mo·nop·o·ly
/məˈnäpəlē/
noun
  1. the exclusive possession or control of the supply of or trade in a commodity or service.
    "his likely motive was to protect his regional monopoly on furs"

You have to do more than prove Facebook is #1 in a market. You must cite why their hold on a market is exclusive, and you have not done that (and come to think of it, you haven't even attempted to say what you think the market is, which I suspect is another point on which you're confused).
Oh that's easy. You're building a straw-man. This issue isn't about privacy; it's about market-share.
Now you're making stuff up. I never said Microsoft wasn't a monopoly. Their hold on the desktop operating system and office application markets are approach (and perhaps go past in some markets) monopoly status.

Stop inferring so much, Biff. It makes you sound foolish.
You have repeatedly rejected the concept of "monopoly" by asserting that some company exists as a competitor. I presented the Microsoft case as an example of a Internet age company that had an anti-trust claim and, yet, had competition. Perhaps you should specify exactly "how much" competition must exist to fulfill your unique idea of "monopoly" because, the FTC does not consider a specific percentage to be "pathognomonic" for a market controlling monopoly.
 
Dec 2015
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You may not support her overall buy you are buying her argument about these companies, which is is my point and the topic of this thread.

AND you're wrong again, Nat. You seem to be batting a thousand.
From my very first post:
I am not a Warren supporter, but I see nothing wrong with her message--her reminder.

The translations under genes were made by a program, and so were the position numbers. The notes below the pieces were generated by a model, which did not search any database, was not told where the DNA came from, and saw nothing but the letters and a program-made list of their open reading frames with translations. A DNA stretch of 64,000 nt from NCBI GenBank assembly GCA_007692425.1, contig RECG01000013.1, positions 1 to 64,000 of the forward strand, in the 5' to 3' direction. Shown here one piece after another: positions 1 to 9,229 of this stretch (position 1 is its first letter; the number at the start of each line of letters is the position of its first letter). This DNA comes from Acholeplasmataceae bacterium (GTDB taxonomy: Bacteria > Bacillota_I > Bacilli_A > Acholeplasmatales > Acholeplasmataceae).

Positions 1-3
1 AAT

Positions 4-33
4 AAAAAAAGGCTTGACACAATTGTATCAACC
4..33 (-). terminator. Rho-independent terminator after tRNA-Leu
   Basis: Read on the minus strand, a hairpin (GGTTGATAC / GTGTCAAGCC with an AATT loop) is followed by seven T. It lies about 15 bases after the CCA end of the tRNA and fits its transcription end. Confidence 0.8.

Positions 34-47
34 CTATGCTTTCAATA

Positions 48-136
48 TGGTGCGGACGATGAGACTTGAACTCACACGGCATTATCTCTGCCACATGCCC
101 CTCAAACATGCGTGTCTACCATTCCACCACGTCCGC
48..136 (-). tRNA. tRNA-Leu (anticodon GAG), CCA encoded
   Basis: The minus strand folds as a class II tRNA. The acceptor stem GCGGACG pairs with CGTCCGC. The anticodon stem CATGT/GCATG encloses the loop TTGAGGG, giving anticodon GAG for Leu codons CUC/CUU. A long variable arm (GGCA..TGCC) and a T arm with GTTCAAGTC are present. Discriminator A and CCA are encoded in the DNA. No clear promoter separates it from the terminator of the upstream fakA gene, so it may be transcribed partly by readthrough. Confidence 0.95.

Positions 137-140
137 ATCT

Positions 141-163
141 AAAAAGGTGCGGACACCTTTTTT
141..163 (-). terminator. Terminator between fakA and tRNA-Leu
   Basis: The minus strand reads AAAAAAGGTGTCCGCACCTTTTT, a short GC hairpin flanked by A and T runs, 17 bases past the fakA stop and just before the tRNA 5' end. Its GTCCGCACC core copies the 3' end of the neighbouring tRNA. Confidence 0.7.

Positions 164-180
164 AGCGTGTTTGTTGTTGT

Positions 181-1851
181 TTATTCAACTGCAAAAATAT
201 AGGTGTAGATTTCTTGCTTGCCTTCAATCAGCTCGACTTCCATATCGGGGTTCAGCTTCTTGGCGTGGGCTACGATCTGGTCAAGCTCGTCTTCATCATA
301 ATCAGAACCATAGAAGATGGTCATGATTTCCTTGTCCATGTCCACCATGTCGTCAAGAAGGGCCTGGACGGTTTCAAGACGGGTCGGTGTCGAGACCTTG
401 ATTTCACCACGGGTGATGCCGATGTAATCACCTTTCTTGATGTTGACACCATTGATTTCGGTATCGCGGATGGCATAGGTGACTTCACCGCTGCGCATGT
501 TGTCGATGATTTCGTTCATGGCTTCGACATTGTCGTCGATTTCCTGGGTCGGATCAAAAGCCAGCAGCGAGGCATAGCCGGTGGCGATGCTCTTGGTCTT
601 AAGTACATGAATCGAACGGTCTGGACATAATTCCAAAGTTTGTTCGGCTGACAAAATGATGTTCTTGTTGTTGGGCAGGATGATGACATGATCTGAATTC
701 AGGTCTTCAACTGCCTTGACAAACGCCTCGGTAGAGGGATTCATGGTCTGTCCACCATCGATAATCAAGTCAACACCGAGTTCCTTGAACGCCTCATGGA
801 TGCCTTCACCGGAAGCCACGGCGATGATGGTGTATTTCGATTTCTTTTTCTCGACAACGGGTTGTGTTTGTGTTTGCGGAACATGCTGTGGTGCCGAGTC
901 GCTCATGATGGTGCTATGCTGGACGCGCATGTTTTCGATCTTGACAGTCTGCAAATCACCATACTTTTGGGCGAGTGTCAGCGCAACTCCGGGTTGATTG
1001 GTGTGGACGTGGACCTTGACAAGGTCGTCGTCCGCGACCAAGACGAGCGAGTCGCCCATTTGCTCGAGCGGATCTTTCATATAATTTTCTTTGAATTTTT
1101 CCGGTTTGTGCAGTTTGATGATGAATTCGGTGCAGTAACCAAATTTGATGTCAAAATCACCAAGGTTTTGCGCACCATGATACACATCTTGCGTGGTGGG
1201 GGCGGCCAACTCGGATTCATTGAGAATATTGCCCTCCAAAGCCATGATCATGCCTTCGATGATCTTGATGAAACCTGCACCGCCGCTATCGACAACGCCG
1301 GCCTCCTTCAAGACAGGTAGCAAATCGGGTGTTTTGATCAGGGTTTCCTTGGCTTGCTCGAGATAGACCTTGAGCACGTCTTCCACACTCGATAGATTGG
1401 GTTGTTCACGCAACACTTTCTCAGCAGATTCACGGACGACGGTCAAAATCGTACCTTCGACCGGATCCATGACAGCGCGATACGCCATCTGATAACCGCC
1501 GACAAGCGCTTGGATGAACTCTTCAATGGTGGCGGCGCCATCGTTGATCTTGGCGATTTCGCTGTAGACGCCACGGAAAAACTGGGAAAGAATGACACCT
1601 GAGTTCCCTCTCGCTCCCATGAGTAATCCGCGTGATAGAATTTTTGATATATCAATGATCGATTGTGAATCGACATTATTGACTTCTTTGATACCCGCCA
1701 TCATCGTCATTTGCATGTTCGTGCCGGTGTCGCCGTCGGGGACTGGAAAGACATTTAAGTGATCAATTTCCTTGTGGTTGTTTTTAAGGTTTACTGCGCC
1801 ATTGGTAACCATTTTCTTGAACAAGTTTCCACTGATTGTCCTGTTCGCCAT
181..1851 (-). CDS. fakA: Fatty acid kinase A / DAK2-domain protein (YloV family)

We the people need to pay attention.

I'm not buying anything but you are so addicted to argument--to proving you're always RIGHT-- you missed the message.
So again.......
I see nothing wrong with Warren's message. Pay attention to what she is saying.

Find out more. About big tech companies. Ask questions. Does she have a point or not?
It's my job to find out. It's NOT YOUR JOB to tell me WHAT to think or what I MEANT or what I might think.
Here's what I used to tell my 2nd graders: You've got a big enough job taking care of yourself.
Stop managing everyone else and stop assuming you are always right. You aren't.
 
Nov 2018
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No, I've cited for you the correct criterion: exclusive control of a market and have demonstrated that none of these companies have that level of control in any of their principal, money-making markets. You're just t0o closed minded to even consider a viewpoint that differs from your own.
"Exclusive control" is a clever phrase. To most people that would probably mean "100%" of market.
Does that mean "no competition", "99%", "51% of market" or some other metric to you? You continually disparage clear evidence that less than "exclusive control" is still sufficient to influence interstate commerce to the disadvantage of other companies (Microsoft, ATT, Standard Oil all had competitors).